Ultimately, managing screen time is a balancing act, and every family needs to find what works best for them. Creating straightforward rules and boundaries around screen time and making sure it's always educational and interactive can go a long way to achieve this.


Hi there,

As a parent of a 2-year-old son, I completely understand the struggle of managing screen time. Like the others, I have also tried many strategies, but what works best for us is limiting the use of screens altogether.

We decided that no screens, including phone or TV, would be allowed during the weekdays. Instead, we encourage activities, such as coloring, reading books, free play, or even just going for walks outside. We try to make sure these activities are both fun and educational, so my son can still learn and grow in a screen-free environment.

On weekends, we keep screen time limited to about 30 minutes per day, allowing my son to engage in his favorite educational videos or play games on the tablet. We also monitor the content he watches carefully, ensuring it's appropriate and aligning with our family's values.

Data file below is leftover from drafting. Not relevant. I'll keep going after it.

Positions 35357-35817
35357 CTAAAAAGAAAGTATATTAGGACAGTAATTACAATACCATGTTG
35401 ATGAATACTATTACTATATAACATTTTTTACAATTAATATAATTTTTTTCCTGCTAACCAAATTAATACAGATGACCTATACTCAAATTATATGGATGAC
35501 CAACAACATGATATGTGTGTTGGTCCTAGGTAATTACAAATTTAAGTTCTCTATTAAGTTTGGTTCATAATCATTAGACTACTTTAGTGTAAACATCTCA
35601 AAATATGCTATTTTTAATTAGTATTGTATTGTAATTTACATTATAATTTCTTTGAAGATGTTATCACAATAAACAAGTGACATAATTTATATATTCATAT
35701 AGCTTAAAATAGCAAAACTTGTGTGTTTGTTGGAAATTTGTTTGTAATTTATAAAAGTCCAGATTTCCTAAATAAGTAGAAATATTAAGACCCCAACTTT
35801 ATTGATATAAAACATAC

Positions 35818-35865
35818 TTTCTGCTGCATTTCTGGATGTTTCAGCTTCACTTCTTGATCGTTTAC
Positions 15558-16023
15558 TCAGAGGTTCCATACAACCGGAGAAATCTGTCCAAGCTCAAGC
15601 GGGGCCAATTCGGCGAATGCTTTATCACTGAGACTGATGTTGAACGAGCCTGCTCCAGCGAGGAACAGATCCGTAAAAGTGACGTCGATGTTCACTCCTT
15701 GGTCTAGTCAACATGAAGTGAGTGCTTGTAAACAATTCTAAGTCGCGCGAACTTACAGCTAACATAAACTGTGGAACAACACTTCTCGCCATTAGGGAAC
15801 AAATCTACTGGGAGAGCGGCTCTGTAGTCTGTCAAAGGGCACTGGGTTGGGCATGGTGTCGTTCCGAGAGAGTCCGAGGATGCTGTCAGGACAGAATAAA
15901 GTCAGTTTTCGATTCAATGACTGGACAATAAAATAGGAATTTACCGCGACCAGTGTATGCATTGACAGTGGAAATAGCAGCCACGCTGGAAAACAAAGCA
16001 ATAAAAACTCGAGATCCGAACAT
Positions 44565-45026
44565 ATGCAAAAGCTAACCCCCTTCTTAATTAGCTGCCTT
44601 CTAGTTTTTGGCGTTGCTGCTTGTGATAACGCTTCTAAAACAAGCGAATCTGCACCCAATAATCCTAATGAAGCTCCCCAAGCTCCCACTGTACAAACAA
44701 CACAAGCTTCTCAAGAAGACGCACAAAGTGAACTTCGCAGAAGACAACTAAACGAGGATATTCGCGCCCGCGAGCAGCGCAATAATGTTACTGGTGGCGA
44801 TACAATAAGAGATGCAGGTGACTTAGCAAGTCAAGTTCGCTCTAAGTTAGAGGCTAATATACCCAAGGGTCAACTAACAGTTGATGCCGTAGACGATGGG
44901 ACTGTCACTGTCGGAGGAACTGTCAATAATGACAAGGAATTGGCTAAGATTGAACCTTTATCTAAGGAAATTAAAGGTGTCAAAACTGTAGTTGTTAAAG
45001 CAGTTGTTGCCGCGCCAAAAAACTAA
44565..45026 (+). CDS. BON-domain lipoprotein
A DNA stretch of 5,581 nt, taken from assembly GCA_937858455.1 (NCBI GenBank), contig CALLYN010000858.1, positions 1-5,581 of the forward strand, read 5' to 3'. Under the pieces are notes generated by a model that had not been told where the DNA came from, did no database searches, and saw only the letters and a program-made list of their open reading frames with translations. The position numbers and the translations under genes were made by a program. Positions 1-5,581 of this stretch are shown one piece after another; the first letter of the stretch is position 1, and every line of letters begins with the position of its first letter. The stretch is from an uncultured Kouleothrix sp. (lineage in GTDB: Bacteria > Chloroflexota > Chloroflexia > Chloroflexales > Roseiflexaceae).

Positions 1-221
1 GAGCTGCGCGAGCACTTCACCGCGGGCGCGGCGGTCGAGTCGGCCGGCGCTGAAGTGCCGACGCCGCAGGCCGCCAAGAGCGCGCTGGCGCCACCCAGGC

We've found that sticking to consistent rules around screen time has helped my son adjust and come to expect playtime without screens. On the other hand, we have also found that being more involved in my son's activities when he's playing can decrease the likelihood of screen time requests.

Above all, it's important to recognize that every family is different, and you need to find the balance that works best for you. Remember that taking small steps can lead to significant changes in your children's behavior in the long run.



As a parent of a 3-year-old daughter, I have had trouble managing screen time too. I have tried many strategies over the past year, and I think the most successful for me was redirecting her attention to other activities.